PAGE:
Talks to renegotiate the North American Free Trade Agreement (NAFTA) between Canada, the United States, and Mexico are dragging, with few solutions in sight.
The seventh round of the talks started on Sunday in Mexico City and were aimed at fixing what President Donald Trump has referred to as “the worst deal ever made” (as he often describes most deals and policies crafted by his predecessors). Whether Trump has the authority to pull out of the deal via executive decision in the first place is unclear, given that the deal passed with Congressional approval in 1993.
Still, what the president can do is get the ball rolling by issuing a six-month notice to leave NAFTA, a deal currently stalling on a number of grievances, including dispute resolution mechanism and currency manipulation.
But leaving the deal will be messy. U.S. neighbors to the North and South are significant players in the domestic economy; Canada is the largest market for U.S. exports, and Mexico is the second, with a massive market for U.S. agricultural goods.
Experts told ThinkProgress in August, when the first round of NAFTA renegotiations kicked off, that ditching the deal would destabilize global markets and ultimately harm U.S. automotive, electronic, and agricultural sectors. In fact, Reuters on Thursday reported that Mexico imported 10 times more corn from Brazil in 2017 amid concern that NAFTA renegotiation could disrupt their U.S. supplies. Dairy and soybean farmers in the United States also have reasons to worry.
The Lone Star State will be one of the biggest losers in the event that the United States walks away from NAFTA. According to Business Roundtable (BRT), a conservative business group, Texas exported $125 billion worth of goods to Canada and Mexico in 2015, and supported nearly 1 million jobs in the state.
In fact, in a January study done by BRT showed that the United States would be worse off without the “worst deal ever”:
Termination would re-impose high costs of tariffs on U.S. exports and imports, which would reduce the competitiveness of U.S. businesses both domestically and abroad. U.S. exports would drop, both to Canada and Mexico and globally, as U.S. output becomes more expensive and therefore U.S. businesses would be less competitive in these markets.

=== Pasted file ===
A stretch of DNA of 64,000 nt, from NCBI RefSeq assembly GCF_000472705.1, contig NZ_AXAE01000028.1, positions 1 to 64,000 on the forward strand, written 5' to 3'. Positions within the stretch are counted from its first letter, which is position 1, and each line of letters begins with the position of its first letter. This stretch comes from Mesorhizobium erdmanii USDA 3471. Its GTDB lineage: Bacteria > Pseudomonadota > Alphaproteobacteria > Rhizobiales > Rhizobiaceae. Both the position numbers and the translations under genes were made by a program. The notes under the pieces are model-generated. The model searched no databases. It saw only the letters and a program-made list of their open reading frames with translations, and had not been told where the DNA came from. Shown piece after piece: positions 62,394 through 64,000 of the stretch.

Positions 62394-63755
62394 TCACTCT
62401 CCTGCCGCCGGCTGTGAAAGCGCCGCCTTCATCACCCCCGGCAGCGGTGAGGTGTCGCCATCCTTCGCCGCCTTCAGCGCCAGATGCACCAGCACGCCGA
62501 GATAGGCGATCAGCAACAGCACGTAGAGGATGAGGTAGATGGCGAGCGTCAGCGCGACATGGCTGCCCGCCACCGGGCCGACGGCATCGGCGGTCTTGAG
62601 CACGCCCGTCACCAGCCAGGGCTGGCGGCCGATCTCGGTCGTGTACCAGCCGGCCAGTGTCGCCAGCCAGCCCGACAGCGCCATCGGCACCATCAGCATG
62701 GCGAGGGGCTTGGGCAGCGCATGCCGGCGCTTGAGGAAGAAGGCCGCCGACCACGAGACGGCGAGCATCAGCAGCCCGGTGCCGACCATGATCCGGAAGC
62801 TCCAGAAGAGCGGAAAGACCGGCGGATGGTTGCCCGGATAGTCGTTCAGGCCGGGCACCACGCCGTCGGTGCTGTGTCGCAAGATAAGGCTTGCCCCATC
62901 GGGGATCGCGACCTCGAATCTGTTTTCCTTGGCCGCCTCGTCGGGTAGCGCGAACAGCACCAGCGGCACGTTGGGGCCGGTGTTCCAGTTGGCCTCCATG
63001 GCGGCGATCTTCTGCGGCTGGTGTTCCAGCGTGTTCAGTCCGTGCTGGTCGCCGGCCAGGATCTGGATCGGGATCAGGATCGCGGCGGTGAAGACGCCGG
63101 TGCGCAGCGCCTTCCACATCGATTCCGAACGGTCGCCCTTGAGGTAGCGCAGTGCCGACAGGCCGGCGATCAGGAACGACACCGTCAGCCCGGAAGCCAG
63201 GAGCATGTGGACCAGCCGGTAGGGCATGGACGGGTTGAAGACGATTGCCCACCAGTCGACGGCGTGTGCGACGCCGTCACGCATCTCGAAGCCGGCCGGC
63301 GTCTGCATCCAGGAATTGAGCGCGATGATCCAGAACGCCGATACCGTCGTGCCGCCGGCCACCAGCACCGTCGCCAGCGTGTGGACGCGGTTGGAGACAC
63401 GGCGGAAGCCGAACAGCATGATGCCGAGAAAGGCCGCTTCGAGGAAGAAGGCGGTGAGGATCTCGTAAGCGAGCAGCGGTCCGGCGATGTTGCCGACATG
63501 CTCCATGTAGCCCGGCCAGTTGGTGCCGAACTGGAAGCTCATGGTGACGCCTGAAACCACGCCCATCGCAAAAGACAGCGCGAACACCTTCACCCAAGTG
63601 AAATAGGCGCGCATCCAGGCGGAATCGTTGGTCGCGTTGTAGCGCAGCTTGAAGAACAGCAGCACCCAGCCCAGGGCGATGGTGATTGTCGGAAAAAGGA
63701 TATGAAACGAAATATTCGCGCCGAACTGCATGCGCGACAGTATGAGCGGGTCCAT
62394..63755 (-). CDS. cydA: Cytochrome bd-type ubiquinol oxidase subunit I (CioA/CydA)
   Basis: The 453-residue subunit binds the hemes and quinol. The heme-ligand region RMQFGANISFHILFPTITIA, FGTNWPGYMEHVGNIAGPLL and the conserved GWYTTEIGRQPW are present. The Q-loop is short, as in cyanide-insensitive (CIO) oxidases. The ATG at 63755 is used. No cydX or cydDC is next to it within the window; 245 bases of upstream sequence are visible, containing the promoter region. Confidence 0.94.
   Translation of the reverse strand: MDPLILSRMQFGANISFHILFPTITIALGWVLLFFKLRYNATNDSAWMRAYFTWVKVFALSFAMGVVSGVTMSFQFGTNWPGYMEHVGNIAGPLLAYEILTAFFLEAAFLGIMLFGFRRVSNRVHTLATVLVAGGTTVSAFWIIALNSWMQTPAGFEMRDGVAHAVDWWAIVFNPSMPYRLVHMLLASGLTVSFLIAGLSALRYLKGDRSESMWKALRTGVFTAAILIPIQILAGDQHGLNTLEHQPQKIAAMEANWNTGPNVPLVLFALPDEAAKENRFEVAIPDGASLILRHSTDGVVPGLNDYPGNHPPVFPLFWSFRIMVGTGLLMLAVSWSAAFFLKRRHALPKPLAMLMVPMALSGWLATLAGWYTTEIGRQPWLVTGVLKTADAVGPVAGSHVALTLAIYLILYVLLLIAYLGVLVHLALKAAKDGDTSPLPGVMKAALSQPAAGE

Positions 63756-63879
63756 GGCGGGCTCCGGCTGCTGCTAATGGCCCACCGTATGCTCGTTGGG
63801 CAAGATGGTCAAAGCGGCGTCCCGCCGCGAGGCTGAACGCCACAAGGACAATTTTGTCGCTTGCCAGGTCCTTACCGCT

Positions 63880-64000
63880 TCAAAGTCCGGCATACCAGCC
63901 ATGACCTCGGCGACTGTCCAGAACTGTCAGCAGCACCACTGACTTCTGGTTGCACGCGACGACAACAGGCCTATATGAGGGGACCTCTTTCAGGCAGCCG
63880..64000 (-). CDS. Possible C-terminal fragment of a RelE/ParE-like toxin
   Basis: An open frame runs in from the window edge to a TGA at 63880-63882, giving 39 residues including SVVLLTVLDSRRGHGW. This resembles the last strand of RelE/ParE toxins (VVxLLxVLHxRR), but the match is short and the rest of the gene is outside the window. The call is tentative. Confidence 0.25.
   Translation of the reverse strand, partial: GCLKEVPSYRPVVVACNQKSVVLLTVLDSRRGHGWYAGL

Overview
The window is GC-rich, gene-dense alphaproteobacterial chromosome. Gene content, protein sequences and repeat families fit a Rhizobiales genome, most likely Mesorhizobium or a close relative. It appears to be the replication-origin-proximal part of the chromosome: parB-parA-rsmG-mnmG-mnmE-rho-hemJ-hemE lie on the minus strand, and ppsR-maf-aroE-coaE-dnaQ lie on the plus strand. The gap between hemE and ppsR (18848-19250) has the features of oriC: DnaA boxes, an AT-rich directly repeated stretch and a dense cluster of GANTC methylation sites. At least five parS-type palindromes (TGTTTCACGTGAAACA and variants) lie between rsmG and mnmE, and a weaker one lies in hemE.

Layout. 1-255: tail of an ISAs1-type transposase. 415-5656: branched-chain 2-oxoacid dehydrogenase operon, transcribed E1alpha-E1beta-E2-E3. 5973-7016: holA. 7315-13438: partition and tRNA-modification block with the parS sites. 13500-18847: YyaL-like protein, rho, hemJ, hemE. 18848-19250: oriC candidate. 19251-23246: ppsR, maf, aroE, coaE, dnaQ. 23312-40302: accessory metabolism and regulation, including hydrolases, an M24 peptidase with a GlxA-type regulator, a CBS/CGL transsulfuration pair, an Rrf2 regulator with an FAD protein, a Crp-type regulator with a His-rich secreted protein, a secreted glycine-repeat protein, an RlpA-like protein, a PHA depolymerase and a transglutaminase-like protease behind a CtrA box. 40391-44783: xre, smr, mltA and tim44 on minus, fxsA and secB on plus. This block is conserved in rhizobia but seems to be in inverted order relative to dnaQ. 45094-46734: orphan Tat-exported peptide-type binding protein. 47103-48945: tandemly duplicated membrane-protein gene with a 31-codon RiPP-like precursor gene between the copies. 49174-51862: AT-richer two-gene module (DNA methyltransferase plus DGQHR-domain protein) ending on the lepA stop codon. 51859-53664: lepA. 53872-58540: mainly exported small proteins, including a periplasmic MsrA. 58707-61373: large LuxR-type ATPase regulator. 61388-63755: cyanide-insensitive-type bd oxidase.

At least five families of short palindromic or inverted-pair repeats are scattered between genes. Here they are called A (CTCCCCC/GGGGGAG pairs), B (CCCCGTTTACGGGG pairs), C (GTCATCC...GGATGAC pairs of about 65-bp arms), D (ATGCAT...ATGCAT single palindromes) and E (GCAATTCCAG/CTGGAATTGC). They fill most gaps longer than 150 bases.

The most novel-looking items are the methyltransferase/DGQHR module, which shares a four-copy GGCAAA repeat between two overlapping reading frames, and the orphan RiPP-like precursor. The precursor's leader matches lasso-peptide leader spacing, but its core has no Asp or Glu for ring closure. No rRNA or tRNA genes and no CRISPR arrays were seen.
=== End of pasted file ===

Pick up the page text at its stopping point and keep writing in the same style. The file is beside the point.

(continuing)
Foreign purchasers would shift away from U.S. goods and services in favor of lower — cost goods and services made in other international markets, particularly those made in Asia.
Not only would leaving NAFTA and re-imposing most-favored nation duties on trade with Canada and Mexico make the United States less competitive, it would also damage the productivity and employment rates — the BRT estimates that 1.8 million jobs would be lost in the United States in the first year alone.
And that’s not all: The study — which isn’t an outlier — estimates that, in the long run, the country’s GDP would remain permanently depressed by 0.2 percent.
Given President Trump’s preoccupation with stock market performance (he likes taking credit for the spikes, but not the dips) it seems possible that he would refrain from doing anything as drastic as try and pull out of NAFTA. In January, the markets dipped after fresh reports that Trump would walk away from the deal.
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When The Wall Street Journal asked Trump about this, he said he wasn’t worried about U.S. markets and reiterated that he felt “the United States has been treated very, very badly” in the deal. Still, when asked about ending the deal, he said, “Now, do I want to? No, I’d rather leave it.” He also gave the WSJ no timeline for a decision. He said “flexibility” would be required to move forward.
But flexibility is what Steve Verheul, a Canadian negotiator, said the United States is lacking.
“They do not come to the table — our counterparts — with a lot of flexibility. This is being driven to a large extent from the top, from the administration, and there’s not a lot of flexibility,” Verheul told the Canadian Global Affairs Institute.
The CBC reports that Verheul see U.S. proposals in Trumpian terms — “the worst offer ever made by the U.S. in any trade negotiation.” Indeed, according to Verheul, what the United States wants would put Canada is “a position where the country of Bahrain would have far better access to U.S. procurement markets than Canada would, or that Mexico would.”
This, he said, makes the offer “impossible.”